“A picture is a secret about a secret,” the great photographer Diane Arbus once said. “The more it tells you the less you know.” The photographs of Ben Cricchi, the Baltimore-based photographer interviewed in our winter issue, evoke a similar thought. Each Cricchi photo makes me wonder: what’s the story behind this photo? And what’s the story of the person Cricchi photographed?
Ann Bracken’s interview with Cricchi tells us a lot about the photographer’s work. In person, at the reading for our winter issue, Cricchi came across as a wry truth teller, the Harvey Pekar of Catonsville. That’s a persona I’ve always found appealing, and his LPR interview bears out that impression.
Asked about his first experiences as a photographer, Cricchi tells of his early days in Paris trying to shoot candid street photos like his hero, Henri Cartier-Bresson: “So one day I went out into the streets of Paris and took some photos of a guy on a bicycle. He was Tunisian and, as the French say, from the ‘malgreb’ (the former French colonies of Morocco, Tunisia, and Algeria). Anyway he saw me take the pictures, hopped off his bike, and chased me down. He grabbed my camera, opened it up, and yanked out all the film. Then he cornered me and shouted, ‘Never take a picture without asking permission again!’”
“It’s so easy to vilify people, but if you see the humanity in people that’s a moral choice.”Ben Cricchi
That’s a lesson Cricchi learned well. Cricchi has a story about every photo he’s shot, and he loves to tell us who the subject of the photo is and the circumstances under which it was taken. His images and his explanations in the interview – all of which leave room for an Arbus-style secret – match up nicely. What I especially like is his unpretentious take on his own art. It’s blessedly free of the sort of art-world jargon museum curators these days revel in.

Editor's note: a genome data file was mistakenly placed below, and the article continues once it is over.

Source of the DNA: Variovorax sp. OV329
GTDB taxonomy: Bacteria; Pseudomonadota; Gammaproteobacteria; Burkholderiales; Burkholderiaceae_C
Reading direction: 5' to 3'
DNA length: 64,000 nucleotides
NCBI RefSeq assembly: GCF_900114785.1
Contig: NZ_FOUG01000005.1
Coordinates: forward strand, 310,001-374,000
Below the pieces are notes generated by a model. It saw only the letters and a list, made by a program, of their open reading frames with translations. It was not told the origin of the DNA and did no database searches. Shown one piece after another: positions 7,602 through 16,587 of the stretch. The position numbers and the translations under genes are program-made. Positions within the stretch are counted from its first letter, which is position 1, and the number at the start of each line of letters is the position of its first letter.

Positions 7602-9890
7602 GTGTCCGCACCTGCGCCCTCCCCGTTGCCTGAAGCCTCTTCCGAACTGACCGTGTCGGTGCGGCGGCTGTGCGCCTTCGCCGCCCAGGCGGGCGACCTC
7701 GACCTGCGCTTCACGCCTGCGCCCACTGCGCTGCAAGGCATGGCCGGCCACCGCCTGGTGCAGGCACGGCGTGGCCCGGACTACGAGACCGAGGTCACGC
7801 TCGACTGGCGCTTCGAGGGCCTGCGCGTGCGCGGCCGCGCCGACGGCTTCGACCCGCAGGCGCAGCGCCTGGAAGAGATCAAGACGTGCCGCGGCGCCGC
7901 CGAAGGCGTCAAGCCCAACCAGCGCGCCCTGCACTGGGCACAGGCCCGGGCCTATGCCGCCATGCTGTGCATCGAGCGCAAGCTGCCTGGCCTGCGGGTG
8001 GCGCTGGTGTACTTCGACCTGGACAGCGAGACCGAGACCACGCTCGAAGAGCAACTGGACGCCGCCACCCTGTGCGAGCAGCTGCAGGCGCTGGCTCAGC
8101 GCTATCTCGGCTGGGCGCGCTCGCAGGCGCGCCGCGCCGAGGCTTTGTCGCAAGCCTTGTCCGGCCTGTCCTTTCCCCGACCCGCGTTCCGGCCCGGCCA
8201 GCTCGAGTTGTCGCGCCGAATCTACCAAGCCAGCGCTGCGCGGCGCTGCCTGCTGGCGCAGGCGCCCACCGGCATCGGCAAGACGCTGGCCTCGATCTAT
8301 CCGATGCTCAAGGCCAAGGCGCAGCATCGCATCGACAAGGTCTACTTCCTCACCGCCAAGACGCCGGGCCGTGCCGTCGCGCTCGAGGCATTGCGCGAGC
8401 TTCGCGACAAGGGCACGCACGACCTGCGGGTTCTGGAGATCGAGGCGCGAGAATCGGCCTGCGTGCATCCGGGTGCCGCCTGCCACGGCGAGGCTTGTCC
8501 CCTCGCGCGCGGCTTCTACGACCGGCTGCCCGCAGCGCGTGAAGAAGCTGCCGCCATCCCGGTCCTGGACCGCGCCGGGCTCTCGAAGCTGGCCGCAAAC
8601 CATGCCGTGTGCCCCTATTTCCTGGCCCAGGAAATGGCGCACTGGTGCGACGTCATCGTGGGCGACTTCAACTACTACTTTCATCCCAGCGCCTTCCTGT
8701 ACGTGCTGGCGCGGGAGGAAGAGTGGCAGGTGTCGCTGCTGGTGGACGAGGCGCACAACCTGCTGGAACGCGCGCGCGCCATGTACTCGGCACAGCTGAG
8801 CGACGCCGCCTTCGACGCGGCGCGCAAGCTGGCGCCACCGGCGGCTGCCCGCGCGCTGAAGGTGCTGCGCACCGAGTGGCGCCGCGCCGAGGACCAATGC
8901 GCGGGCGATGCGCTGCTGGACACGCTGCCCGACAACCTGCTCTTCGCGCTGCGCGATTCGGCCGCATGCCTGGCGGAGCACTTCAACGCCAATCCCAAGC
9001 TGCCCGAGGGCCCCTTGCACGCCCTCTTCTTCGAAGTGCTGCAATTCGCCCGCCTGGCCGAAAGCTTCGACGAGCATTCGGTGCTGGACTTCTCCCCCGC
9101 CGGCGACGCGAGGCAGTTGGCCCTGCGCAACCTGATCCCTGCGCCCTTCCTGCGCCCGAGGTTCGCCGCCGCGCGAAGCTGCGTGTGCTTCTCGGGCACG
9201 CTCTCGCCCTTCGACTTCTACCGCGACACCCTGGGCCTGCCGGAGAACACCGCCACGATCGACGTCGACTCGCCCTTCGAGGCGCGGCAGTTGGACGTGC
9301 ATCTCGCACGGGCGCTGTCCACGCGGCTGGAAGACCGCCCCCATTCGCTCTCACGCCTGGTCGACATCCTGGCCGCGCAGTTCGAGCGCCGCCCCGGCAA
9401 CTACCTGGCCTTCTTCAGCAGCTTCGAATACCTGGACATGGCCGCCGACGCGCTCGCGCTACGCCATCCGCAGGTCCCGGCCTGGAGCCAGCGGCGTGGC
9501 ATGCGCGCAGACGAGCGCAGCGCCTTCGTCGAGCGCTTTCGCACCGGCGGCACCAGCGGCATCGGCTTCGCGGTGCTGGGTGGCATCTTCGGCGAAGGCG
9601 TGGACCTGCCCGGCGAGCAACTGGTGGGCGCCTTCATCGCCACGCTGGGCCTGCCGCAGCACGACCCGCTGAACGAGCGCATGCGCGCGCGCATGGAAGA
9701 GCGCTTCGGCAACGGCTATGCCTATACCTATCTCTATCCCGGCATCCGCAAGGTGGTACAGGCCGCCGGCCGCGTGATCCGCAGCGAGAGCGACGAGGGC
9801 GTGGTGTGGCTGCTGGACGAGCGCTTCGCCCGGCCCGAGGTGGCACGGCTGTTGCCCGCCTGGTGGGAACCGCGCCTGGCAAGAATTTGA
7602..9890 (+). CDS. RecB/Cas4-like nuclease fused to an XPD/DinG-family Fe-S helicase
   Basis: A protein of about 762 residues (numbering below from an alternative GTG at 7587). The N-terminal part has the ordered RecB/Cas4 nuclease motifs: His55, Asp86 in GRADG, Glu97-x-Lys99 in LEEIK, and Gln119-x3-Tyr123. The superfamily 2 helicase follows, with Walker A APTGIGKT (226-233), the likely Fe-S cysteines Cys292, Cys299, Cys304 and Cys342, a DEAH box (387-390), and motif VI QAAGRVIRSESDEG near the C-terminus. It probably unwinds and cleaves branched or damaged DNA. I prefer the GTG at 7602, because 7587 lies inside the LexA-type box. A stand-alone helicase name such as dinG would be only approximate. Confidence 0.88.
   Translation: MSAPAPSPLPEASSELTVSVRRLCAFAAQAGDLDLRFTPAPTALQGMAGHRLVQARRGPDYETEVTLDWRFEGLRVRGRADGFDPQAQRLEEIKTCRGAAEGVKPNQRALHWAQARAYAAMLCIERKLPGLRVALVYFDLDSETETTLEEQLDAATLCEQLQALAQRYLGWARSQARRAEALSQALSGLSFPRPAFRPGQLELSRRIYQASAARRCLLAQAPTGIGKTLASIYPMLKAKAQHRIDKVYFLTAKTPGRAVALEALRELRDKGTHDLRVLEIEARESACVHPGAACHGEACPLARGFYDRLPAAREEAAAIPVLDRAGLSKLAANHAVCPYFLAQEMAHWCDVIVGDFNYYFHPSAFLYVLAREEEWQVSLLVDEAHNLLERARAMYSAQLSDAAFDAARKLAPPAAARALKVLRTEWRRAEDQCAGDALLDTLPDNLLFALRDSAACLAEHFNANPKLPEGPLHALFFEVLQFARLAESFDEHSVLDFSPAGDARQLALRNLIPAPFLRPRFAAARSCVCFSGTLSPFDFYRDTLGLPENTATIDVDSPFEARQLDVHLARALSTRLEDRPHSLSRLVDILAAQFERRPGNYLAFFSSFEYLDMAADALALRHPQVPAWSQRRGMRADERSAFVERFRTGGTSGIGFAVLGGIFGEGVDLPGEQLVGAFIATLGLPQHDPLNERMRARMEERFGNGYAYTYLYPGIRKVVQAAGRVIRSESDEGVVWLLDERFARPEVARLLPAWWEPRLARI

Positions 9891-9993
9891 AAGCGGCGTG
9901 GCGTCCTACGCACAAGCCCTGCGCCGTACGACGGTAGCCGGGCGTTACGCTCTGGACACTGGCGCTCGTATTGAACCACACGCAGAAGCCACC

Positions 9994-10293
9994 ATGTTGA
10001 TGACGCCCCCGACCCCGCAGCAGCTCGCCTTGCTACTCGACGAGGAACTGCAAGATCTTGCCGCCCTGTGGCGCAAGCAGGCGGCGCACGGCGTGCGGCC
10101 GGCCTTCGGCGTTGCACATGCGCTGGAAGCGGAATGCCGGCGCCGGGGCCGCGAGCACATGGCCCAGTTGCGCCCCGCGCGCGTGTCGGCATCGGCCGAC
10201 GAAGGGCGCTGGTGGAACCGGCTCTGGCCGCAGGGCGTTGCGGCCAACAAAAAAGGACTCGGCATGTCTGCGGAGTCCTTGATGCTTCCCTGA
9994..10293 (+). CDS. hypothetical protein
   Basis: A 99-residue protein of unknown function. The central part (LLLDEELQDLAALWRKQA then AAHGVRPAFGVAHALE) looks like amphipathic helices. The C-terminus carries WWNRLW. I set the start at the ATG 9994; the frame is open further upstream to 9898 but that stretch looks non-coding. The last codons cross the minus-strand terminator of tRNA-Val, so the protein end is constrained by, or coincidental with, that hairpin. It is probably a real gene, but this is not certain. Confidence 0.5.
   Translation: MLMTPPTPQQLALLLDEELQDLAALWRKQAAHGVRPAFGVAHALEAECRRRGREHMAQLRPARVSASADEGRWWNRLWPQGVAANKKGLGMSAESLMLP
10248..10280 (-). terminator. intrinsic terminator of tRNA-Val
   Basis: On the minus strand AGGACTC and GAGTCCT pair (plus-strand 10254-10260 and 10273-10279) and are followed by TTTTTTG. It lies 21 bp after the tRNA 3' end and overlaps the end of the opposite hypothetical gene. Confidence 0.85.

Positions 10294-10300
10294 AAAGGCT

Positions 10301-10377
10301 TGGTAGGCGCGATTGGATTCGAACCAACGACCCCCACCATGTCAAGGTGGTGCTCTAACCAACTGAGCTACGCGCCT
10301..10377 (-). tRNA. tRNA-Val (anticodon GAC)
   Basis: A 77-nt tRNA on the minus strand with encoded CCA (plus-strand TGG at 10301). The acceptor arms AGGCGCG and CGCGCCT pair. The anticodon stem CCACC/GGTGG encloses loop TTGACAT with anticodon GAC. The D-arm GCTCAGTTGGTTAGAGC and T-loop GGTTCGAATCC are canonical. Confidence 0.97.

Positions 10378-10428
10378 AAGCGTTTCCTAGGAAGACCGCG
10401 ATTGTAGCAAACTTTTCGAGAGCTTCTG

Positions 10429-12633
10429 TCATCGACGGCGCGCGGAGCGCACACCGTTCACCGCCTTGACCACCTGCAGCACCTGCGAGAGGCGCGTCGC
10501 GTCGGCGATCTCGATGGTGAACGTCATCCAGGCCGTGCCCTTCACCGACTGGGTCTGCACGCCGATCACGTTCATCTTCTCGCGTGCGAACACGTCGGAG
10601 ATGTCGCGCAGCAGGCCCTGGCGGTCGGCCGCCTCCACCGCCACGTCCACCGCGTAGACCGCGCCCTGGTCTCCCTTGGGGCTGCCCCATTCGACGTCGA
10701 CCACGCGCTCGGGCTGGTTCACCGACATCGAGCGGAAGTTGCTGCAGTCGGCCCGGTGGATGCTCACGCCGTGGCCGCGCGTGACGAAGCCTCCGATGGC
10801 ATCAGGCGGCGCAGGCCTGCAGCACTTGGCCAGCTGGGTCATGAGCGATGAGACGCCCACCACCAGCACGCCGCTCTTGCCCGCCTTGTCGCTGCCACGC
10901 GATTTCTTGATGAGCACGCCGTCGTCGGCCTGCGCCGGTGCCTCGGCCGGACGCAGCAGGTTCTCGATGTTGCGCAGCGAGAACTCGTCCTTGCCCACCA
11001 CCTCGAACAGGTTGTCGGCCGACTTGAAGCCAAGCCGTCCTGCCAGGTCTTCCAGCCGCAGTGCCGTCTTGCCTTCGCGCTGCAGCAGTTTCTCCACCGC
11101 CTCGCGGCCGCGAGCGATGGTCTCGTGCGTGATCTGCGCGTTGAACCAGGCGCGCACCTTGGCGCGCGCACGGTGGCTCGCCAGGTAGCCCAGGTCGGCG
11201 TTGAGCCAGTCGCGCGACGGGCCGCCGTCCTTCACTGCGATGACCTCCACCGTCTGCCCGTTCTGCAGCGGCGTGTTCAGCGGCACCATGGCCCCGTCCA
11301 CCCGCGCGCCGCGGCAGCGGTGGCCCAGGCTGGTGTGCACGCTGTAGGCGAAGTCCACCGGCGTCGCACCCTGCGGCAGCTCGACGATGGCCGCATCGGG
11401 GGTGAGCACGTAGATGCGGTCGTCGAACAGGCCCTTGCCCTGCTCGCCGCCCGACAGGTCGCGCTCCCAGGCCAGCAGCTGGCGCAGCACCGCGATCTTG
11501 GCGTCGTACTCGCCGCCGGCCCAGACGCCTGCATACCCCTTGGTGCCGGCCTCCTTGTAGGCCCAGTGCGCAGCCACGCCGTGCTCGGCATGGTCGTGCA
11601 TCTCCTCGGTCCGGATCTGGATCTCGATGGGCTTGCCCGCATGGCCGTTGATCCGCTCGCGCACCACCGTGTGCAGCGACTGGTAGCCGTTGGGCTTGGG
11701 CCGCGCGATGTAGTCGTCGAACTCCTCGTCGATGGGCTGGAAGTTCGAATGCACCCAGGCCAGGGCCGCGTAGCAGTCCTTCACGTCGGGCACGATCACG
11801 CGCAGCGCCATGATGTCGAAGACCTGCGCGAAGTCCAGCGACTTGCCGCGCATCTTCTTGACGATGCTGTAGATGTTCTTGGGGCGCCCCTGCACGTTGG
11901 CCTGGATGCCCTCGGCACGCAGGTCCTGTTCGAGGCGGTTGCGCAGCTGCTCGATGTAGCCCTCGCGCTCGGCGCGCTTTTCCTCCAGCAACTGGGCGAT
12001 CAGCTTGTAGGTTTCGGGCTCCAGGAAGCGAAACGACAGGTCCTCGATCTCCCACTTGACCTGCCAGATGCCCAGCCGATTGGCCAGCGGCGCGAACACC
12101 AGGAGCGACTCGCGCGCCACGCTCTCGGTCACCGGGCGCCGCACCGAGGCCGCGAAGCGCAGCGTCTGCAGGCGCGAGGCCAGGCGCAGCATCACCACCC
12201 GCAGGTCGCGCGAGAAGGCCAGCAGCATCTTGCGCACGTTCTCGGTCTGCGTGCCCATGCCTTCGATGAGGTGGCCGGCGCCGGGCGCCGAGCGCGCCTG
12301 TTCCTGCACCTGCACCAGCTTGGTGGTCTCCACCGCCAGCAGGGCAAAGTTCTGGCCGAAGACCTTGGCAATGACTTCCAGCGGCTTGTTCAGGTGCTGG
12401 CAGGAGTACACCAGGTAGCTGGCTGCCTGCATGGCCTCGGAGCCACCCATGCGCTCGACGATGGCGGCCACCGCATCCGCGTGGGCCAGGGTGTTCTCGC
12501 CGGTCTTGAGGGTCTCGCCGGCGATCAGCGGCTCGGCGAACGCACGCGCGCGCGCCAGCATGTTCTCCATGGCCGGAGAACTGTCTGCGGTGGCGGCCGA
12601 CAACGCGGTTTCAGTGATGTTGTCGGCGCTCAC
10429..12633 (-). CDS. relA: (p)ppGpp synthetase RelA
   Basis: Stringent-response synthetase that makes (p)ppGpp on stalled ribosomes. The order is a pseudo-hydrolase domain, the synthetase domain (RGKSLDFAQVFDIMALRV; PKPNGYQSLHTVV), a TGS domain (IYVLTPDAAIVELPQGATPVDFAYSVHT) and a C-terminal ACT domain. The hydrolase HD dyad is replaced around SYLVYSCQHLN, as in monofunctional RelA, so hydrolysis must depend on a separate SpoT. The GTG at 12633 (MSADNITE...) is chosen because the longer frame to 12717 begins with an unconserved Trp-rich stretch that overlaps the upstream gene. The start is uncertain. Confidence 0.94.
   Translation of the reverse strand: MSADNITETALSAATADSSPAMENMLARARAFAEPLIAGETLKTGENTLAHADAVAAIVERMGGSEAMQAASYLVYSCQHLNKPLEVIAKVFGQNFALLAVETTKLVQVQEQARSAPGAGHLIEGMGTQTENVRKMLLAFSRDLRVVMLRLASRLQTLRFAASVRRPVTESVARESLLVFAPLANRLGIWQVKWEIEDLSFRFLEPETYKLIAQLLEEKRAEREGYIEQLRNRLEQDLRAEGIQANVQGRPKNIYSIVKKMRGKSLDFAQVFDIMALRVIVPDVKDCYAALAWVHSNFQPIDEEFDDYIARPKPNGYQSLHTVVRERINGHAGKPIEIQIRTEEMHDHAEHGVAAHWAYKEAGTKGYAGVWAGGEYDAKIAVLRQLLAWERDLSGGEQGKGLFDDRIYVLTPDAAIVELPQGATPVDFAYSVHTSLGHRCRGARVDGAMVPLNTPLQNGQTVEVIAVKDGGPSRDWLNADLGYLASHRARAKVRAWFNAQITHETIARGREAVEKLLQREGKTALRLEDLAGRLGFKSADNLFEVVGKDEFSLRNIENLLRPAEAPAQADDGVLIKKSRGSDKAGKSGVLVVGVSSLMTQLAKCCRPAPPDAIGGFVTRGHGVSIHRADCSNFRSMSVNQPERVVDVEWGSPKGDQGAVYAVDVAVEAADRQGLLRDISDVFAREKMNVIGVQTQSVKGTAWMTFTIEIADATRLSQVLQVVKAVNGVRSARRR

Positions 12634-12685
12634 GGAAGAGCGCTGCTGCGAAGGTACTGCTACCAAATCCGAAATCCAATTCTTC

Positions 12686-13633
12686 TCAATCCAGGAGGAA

“Society’s strata and the remains of an American apartheid still seethe below the surface of Baltimore.” That’s how Cricchi’s artist’s statement begins, and it’s about as high-toned as he gets. So, Bracken asks, how do your photos help the people of Baltimore in meaningful ways?
“I want to humanize them,” says Cricchi. “It’s so easy to vilify people, but if you see the humanity in people that’s a moral choice.”
Finally, Cricchi offers me one of those serendipitous personal connections that can brighten a reader’s day. Years back I wrote my senior thesis in college on the work of the Greek novelist Nikos Kazantzakis, nowadays a fairly obscure author. Kazantzakis was not shy about grandiose pronouncements, and for his artistic credo, Cricchi quotes some lines from Kazantzakis’s novel The Last Temptation of Christ, among them:
“My principal anguish and source
of all my joys and sorrows
from my youth onward
has been the incessant,
merciless battle between the flesh and the spirit…”
Cricchi’s down-to-earth translation: “I don’t have grandiose dreams and I’m not a careerist. But I know that if I follow my bliss my work can have meaning.”